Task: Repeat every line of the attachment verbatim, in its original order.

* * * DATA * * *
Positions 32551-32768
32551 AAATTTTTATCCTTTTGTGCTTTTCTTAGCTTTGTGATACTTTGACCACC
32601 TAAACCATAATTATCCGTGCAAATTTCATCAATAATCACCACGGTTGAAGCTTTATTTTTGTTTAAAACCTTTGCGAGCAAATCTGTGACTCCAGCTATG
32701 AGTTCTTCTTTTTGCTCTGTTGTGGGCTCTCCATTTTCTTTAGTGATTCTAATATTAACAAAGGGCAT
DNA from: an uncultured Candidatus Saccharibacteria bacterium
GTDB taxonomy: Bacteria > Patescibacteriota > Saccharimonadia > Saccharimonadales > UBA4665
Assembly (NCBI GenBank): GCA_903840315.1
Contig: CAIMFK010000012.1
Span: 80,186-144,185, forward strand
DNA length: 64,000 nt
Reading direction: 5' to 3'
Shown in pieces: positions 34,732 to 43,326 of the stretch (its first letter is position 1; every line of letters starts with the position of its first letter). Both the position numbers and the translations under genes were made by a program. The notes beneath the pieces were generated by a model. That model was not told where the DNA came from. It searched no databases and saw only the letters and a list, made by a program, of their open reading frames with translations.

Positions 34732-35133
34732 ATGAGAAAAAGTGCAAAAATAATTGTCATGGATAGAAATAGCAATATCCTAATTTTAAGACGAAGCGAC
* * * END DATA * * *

Positions 32551-32768
32551 AAATTTTTATCCTTTTGTGCTTTTCTTAGCTTTGTGATACTTTGACCACC
32601 TAAACCATAATTATCCGTGCAAATTTCATCAATAATCACCACGGTTGAAGCTTTATTTTTGTTTAAAACCTTTGCGAGCAAATCTGTGACTCCAGCTATG
32701 AGTTCTTCTTTTTGCTCTGTTGTGGGCTCTCCATTTTCTTTAGTGATTCTAATATTAACAAAGGGCAT
DNA from: an uncultured Candidatus Saccharibacteria bacterium
GTDB taxonomy: Bacteria > Patescibacteriota > Saccharimonadia > Saccharimonadales > UBA4665
Assembly (NCBI GenBank): GCA_903840315.1
Contig: CAIMFK010000012.1
Span: 80,186-144,185, forward strand
DNA length: 64,000 nt
Reading direction: 5' to 3'
Shown in pieces: positions 34,732 to 43,326 of the stretch (its first letter is position 1; every line of letters starts with the position of its first letter). Both the position numbers and the translations under genes were made by a program. The notes beneath the pieces were generated by a model. That model was not told where the DNA came from. It searched no databases and saw only the letters and a list, made by a program, of their open reading frames with translations.

Positions 34732-35133
34732 ATGAGAAAAAGTGCAAAAATAATTGTCATGGATAGAAATAGCAATATCCTAATTTTAAGACGAAGCGAC